Lately, I have been experiencing Impostor Syndrome. Not in the traditional sense, in that I’m afraid that people will read my stuff and go “man, he’s no real writer.”
More like, I’ve been questioning my ability. Am I really any good? Is this something that I should be pursuing?
It’s hard. I sit down to write, and just can’t get my self to write more than a few hundred words before the doubts start to crowd in. First, it’s those words I just wrote. They’re utter crap. They are, in fact, such total shit that there is just no way I can even edit them into something that’s just bad, never mind into something someone else will want to read. And if those words are horrible, than the rest of the book I’ve just spent time on getting to 56,000 words on has to be the worst piece of tripe ever written. Ever. Because I’m that bad.
It takes a very special kind of ego-manic to think that your own work is the absolute worst example of work ever, in the whole history of mankind.
Thankfully, I have some support. First, there’s my wonderful wife, who loves to hear about the stories I’m writing, even if the genre isn’t always something she’s interested. In the case of this particular book I’m writing right now, Mythic America, she’s excited to read it, and so encourages me to just finish the damn thing.
Then, I have my friends on Google Plus, Twitter and Facebook. The other writers out there who’ve been through this, who know where I’m coming from, who can tell me that if I just push on, it’ll get better.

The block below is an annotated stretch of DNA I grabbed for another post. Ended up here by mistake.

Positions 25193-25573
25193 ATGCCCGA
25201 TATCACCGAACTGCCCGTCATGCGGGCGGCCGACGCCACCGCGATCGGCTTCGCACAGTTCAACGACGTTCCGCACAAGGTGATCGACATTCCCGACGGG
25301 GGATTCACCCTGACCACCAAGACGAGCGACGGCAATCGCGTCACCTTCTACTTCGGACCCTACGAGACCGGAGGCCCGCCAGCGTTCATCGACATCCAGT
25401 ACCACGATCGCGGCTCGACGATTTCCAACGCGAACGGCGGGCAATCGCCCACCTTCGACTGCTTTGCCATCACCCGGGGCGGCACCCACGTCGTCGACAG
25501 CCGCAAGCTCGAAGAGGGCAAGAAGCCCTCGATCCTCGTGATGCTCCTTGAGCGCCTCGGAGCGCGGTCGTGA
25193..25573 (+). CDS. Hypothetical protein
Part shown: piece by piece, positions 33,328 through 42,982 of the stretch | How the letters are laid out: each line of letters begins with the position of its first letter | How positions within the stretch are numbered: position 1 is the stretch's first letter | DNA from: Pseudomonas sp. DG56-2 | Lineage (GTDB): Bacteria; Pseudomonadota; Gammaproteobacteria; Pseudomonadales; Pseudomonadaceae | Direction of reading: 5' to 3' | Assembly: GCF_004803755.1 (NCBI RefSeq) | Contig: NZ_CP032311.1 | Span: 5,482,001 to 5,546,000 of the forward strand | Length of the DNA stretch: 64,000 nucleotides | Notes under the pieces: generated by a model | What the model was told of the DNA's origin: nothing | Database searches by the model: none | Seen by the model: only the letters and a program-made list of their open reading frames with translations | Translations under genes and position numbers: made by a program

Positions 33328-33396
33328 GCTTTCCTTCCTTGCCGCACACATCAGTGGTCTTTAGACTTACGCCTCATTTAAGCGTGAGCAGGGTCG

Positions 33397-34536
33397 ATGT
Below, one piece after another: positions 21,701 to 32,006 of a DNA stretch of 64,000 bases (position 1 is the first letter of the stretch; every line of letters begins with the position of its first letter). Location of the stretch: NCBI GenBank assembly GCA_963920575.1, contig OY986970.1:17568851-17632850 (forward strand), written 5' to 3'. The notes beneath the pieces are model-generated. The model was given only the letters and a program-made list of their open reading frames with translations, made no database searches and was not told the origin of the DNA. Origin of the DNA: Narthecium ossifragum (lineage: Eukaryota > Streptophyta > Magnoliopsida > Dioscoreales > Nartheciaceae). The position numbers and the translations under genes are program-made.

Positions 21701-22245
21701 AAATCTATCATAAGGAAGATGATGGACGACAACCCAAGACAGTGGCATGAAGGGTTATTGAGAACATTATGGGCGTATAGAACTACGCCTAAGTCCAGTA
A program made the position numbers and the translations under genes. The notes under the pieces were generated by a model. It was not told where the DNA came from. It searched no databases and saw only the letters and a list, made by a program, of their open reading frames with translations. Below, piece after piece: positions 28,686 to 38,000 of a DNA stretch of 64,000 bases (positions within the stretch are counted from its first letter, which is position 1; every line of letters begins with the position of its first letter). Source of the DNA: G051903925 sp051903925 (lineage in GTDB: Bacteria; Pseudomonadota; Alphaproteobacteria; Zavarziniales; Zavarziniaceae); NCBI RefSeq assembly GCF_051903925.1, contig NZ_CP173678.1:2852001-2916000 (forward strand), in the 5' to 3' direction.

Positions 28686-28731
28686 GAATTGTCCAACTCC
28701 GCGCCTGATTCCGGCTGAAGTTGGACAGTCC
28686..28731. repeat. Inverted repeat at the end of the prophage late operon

And then I discovered today something else that helps.
My stories are really, really good.
I discovered this by re-reading a few. See, here’s the thing. There’s this saying “fake it ‘till you make it.” So, I was reminded of that when I mentioned to someone that I was feeling like a writing fraud. So, I kept on writing, no matter how much of a struggle it got, or how much I thought what I was writing was shit.
Then, the other day, my wife sent me the link to sign up for Clarion writer’s workshop. So, I said I would fill it out, even though I’m convinced that I’m nowhere near good enough to even get accepted.
Part of the requirements is that I find two stories to submit. So, I’m going back through some of my shorts to find the best two to send in.
I’m reading a couple, some I can’t even remember writing, and I find myself thinking, “Man, this is really good.”
Over and over again. Yes, some of those stories sucked, but there was a surprising number of them that were good.
Stories that I wrote. That I thought were good.
And it’s freeing. It helps to remind me that I’m not a fraud. I really am a good writer. One that’s good enough to get into Clarion. And so now I’m filling out this application for myself, because, damnit, I AM good enough for this workshop. I AM good enough to be published.
I am a damn good writer.
And I’m not going to let anyone, not even myself, tell me otherwise.